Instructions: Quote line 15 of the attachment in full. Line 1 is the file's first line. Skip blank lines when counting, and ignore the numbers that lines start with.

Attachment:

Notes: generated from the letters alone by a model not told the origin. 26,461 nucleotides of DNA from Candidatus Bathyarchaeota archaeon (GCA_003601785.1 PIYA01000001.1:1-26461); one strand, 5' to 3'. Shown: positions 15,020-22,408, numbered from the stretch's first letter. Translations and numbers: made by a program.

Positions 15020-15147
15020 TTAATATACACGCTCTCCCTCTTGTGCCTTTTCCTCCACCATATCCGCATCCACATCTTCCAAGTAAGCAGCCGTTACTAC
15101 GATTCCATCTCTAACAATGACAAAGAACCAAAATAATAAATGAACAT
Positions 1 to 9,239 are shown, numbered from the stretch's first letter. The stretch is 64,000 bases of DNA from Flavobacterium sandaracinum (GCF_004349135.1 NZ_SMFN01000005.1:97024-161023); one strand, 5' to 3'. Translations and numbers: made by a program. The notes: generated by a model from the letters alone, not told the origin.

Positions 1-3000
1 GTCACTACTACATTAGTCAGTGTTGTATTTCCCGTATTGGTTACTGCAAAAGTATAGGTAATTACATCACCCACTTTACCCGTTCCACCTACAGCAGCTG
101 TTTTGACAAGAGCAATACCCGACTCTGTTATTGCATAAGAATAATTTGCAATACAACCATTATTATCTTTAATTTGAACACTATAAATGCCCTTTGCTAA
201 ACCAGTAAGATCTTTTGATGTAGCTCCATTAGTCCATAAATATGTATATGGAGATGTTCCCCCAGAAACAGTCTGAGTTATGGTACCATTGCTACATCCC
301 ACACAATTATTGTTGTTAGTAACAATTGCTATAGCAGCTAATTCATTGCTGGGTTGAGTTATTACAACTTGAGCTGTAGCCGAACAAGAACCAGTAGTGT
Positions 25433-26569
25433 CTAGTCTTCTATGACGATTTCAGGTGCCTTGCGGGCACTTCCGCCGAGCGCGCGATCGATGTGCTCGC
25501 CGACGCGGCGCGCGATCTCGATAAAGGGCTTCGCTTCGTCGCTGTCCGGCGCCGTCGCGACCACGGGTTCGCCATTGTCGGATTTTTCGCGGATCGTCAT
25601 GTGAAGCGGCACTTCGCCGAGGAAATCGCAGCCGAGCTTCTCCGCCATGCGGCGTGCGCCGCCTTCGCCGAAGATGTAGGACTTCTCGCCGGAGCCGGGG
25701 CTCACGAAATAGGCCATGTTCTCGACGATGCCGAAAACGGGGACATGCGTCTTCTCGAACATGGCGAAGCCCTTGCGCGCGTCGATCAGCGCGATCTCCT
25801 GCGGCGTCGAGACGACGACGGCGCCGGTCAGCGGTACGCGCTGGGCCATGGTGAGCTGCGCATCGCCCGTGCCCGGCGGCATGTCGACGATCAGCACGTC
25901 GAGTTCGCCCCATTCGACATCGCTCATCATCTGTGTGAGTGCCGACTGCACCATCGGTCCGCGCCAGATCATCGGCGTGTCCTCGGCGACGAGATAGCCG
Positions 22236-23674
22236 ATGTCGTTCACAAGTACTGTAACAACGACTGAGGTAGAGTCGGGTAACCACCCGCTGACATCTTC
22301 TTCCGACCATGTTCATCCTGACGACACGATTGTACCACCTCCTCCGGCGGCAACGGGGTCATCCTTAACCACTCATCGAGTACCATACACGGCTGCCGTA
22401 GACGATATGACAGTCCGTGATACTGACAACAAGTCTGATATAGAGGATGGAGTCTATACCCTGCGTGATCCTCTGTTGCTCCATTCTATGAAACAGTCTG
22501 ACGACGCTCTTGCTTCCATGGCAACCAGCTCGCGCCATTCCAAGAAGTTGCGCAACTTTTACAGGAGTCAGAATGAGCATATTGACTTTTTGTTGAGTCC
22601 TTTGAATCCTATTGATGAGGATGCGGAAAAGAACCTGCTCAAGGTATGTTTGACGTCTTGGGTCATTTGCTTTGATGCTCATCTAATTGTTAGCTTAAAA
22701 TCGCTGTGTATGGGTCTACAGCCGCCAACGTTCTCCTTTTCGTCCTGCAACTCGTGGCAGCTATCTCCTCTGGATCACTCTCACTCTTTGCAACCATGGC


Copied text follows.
25701 CTCACGAAATAGGCCATGTTCTCGACGATGCCGAAAACGGGGACATGCGTCTTCTCGAACATGGCGAAGCCCTTGCGCGCGTCGATCAGCGCGATCTCCT